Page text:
Stephen Hawking’s Wheelchair and Thesis Fetch More Than $1 Million at Auction

Stephen Hawking’s Wheelchair and Thesis Fetch More Than $1 Million at Auction


The final price for an old red wheelchair exceeded expectations at a Christie’s auction in London that ended on Thursday.

A mystery buyer spent about $390,000 on the wheelchair, a motorized model that had belonged to the physicist and author Stephen W. Hawking, who died in March at age 76. That is more than 15 times the pre-sale estimate made public by Christie’s.

It was among 22 items on offer from Dr. Hawking’s estate in an online auction that began on Oct. 31. All of those were sold, and the total, about $1.8 million, was seven times more than had been predicted.

“The results of this remarkable sale, with more than 400 registered bidders from 30 different countries, demonstrate the enormous admiration and affection with which Stephen Hawking was viewed around the world,” according to a statement from Thomas Venning, the head of books and manuscripts for Christie’s, and James Hyslop, the head of science and natural history.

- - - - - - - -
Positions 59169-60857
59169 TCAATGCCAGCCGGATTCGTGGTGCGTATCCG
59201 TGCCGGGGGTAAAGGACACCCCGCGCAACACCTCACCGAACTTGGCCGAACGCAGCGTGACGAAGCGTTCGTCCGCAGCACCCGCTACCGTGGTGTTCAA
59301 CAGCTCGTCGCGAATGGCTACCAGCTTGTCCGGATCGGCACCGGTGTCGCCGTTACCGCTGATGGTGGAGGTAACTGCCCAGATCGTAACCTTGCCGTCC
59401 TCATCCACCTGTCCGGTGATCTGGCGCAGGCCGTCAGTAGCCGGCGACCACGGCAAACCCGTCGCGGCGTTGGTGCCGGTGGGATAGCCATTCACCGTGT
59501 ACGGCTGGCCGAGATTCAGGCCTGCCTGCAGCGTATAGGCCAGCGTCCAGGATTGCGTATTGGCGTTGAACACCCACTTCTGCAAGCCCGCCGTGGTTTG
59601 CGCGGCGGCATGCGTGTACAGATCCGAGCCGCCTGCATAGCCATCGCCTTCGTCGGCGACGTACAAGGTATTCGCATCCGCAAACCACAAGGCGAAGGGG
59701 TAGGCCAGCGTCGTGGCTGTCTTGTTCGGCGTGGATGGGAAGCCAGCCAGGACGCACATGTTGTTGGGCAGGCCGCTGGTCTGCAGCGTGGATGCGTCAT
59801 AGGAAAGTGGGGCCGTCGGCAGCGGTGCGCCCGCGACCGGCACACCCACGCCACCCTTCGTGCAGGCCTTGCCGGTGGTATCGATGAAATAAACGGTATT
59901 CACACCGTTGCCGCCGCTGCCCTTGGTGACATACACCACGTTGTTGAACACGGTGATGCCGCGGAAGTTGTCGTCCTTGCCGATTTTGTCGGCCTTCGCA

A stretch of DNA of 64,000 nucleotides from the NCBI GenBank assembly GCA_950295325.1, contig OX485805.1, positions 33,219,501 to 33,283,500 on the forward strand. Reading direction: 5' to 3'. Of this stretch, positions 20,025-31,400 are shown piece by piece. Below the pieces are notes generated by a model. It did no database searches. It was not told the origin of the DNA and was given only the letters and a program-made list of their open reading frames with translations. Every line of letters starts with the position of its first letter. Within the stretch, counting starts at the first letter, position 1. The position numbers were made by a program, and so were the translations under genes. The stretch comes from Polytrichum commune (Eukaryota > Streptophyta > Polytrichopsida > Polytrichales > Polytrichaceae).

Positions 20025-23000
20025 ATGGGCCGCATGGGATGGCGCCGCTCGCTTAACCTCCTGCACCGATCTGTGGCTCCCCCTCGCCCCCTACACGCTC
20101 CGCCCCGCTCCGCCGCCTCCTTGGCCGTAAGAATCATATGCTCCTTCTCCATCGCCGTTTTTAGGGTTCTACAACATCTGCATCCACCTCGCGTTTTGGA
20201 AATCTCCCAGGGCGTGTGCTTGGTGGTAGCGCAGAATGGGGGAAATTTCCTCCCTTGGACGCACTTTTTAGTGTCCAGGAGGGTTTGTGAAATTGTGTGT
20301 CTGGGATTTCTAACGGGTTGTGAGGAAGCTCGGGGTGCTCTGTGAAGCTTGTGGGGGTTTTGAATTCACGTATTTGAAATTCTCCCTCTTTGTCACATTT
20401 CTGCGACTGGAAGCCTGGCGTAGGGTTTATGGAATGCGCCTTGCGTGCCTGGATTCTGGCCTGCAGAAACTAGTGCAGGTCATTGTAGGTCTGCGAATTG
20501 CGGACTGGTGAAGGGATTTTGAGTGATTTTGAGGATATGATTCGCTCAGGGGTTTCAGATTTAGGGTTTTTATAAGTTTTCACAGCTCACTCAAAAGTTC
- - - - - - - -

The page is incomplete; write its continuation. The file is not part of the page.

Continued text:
Altogether, the items auctioned, which also included possessions of Sir Isaac Newton, Charles Darwin and Albert Einstein, were sold for more than $2.3 million.

The red wheelchair was used by Dr. Hawking during the late 1980s and early ’90s; he stopped using it when he could no longer steer it with his hands. The physicist spent most of his life steadily losing control over his muscles because of amyotrophic lateral sclerosis, or Lou Gehrig’s disease.

A bidder also spent more than $760,000 — more than double the expectation — on Dr. Hawking’s signed 1965 Ph.D. thesis, “Properties of Expanding Universes,” about the origins of time and space.



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